Above Suspicion (1995, directed by Steven Schachter)


Dempsey Cain (Christopher Reeve) is a former test pilot turned homicide detective who ends up getting shot because of the incompetence of another cop, a patrolman named Nick Cain (Edward Kerr).  Nick also happens to be Dempsey’s younger brother.  While Dempsey’s in the hospital, Nick has an affair with Dempsey’s wife, Gail (Kim Cattrall).  When a now-paralyzed Dempsey returns home, he deals with his depression by drinking and contemplating suicide.  He tells Gail and Nick that he no longer wants to live but that his life insurance policy doesn’t cover suicide.  He comes up with a plan for his wife and brother to stage a break-in and murder him.  Because Gail and Nick are secretly lovers and want Dempsey out of the way, they agree.  However, it turns out that Dempsey isn’t as naive as they assumed and he still has a few tricks of his own.  It looks like the perfect murder but Detective Alan Reinhardt (Joe Mantegna) is determined to solve the case.

Produced for HBO, Above Suspicion is a clever and twisty film noir that, unfortunately, never escapes the shadow of Reeve’s real-life tragedy.  Just a week after the film first aired on HBO, Christopher Reeve was suffered the spinal chord injury that left him confined to a wheelchair for the rest of his life.  Knowing that Reeve would spend the final nine years of his life paralyzed from the neck down can make it difficult to watch Above Suspicion, which is unfortunate because this film features what might be Reeve’s best performance.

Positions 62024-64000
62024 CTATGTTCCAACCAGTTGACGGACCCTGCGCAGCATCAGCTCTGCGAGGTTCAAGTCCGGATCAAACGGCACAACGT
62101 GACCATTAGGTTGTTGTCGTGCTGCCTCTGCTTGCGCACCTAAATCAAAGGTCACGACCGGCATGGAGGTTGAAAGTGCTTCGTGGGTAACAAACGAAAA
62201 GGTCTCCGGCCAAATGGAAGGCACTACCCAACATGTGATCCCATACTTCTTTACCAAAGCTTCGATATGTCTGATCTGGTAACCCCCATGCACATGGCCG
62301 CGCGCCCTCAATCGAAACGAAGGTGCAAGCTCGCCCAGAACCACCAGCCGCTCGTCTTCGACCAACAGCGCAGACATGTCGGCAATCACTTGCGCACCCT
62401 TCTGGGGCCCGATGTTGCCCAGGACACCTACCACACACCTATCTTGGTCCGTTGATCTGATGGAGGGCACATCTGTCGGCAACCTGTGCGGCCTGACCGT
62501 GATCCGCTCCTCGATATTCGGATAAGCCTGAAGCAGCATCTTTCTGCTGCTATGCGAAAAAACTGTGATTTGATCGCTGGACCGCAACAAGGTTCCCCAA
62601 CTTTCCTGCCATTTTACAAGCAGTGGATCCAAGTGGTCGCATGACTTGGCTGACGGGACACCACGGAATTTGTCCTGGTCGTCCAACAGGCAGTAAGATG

As an actor, Christopher Reeve was always typecast as Superman and he definitely missed out on some roles as a mistake.  Above Suspicion makes clever use of Reeve’s good guy image but casting him as someone who everyone thinks is a hero but who actually has a very dark side to his personality.  Everyone in the film thinks of Dempsey as being Superman but he instead reveals himself to be Lex Luthor.  It was definitely a chance of pace role for Reeve and he really seems to enjoy playing a scheming villain for once.  Watching the film today, it is obvious that he had enough talent that, if not for his injury, he probably would have eventually made an Alan Alda-style comeback that would have seen him settling into the role of being a much-in-demand character actor.

Interestingly, the clever script was written by William H. Macy, shortly before he found fame as Jerry Lundegaard in Fargo.  The film is a clever homage to films like Double Indemnity and The Postman Always Ring Twice and Christopher Reeve and Joe Mantegna are both fun to watch as they play their cat-and-mouse game.  Despite the real-life tragedy that it unintentionally invokes, Above Suspicion is a clever and twisty thriller featuring a cast of talented actors at their best.

 

 

One response to “Above Suspicion (1995, directed by Steven Schachter)

  1. Pingback: Lisa’s Week In Review: 7/6/20 — 7/12/20 | Through the Shattered Lens

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